Two tips for foodies in Saigon



Tip No. 1:

There’s this hole in the wall (I mean this literally) in downtown Saigon called Pho Ha, where the kitchen is actually a tiny hallway and all of the seating is street side at these teeny tables surrounded by what could be considered plastic kiddie chairs.

Do not be afraid.

Just sit down and prepare for a happy tummy.


They have two specialties: a boiled chicken dish …


… and burnt rice. They’re really known for the burnt rice. Now, what the heck is burnt rice? It doesn’t sound at all appetizing, does it?


Well, it’s not really burnt. It’s more like twice cooked. We kept debating exactly HOW this rice is made because we each want to make it a home, it’s so good. The best we can come up with is that a thin layer of cooked rice is fried in a hot wok until the bottom is crispy, but the top stays soft and becomes almost chewy. Then it is sprinkled lightly with a dried, savory shredded pork. Holy cow, it is so simple and yet incredibly addictive!!!

Here’s what it looks like … like a flat pancake of rice. Sorry my pictures are so blurry, but it was dark and I refuse to use flash. Plus, I was really busy eating.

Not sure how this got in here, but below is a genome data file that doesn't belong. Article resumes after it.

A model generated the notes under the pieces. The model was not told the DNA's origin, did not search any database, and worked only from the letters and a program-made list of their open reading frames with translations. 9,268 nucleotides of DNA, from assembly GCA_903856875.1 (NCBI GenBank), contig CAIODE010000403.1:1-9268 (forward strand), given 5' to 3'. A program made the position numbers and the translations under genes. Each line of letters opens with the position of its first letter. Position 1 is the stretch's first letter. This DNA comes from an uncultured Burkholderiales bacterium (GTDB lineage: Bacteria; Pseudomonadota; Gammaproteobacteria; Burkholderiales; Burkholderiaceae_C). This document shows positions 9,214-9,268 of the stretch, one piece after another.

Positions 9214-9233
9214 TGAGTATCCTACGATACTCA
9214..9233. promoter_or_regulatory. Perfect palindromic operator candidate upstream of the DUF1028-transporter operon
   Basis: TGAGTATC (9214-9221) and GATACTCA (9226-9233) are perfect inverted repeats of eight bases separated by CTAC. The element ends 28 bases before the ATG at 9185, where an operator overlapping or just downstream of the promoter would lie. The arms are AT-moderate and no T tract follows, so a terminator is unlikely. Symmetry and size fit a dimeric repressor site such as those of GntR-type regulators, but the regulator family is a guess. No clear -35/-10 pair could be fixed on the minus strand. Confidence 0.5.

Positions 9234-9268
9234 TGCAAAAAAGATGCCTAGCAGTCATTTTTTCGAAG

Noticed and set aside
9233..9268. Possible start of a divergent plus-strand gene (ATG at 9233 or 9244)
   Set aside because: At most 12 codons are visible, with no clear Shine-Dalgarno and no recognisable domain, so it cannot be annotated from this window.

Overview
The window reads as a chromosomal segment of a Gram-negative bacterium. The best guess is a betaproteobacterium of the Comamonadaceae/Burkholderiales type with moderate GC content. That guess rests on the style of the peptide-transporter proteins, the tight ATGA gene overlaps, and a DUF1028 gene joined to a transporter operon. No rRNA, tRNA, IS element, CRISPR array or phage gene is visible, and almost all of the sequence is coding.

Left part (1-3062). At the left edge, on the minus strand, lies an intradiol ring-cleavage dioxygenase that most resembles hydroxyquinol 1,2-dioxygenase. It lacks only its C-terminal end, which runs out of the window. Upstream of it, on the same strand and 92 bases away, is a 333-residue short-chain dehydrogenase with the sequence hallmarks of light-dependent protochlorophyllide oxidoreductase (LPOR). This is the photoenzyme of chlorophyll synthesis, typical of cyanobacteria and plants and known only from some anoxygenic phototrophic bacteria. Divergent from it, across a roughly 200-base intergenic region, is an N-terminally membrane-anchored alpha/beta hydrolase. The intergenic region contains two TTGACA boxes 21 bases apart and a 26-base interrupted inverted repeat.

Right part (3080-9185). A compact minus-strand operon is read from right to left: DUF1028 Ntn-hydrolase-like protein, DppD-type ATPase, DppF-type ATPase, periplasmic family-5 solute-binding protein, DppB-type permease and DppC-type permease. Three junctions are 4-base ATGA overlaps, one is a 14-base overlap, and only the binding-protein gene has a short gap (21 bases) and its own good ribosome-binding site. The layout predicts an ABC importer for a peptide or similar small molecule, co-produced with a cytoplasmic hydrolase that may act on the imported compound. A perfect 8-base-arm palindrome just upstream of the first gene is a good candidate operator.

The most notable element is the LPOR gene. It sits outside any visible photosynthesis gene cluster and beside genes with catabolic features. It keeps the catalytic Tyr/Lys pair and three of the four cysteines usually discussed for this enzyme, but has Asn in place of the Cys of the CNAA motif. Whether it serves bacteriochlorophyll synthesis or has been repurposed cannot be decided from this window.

Tip No. 2:

Pho Ha is conveniently located across the street from Nhu Lan, known to be the best sandwich deli (banh mi) in town. Seriously, it’s famous. Everyone know it. If you ask locals where to go for the best banh mi they’ll point you here.


Before we even finished eating our burnt rice Joe was already talking about running over to Nhu Lan to pick up some sandwiches to take home for a midnight snack.

I’m telling you, this food obsession is genetic.

Anyway, that’s what we did.




Here’s the typical BBQ pork carved off a rotisserie … holy yum!



Minh, Joe and I also came back the next day and picked up some banh mi for a mid-morning snack before we hit the town for some marathon DVD shopping.

According to our triumverate consensus, I’m sorry to report that they were NOT the best banh mi that we’ve ever had. We were so disappointed. In fact, there’s a little kiosk near our house where a little old lady dishes up better sandwiches. However, we did try several kinds of banh mi and determined that the best banh mi are the ones that have a little pâté in them. So, there’s our advice … don’t assume this joint’s got the best banh mi in town, but do go for the ones that include pâté, you won’t be sorry. They are still quite delicious!

But don’t forget Tip No. 1, go to Pho Ha!! It’s a little hidden secret.


4 responses »

  1. I’m really enjoying your blog postcards from this trip, starting with packing the basics, then the amazing post on the humanitarian work your family does. Thank you! (P.S. My son tells me he ate at the Bin Tan Market quite a bit during his visit.)

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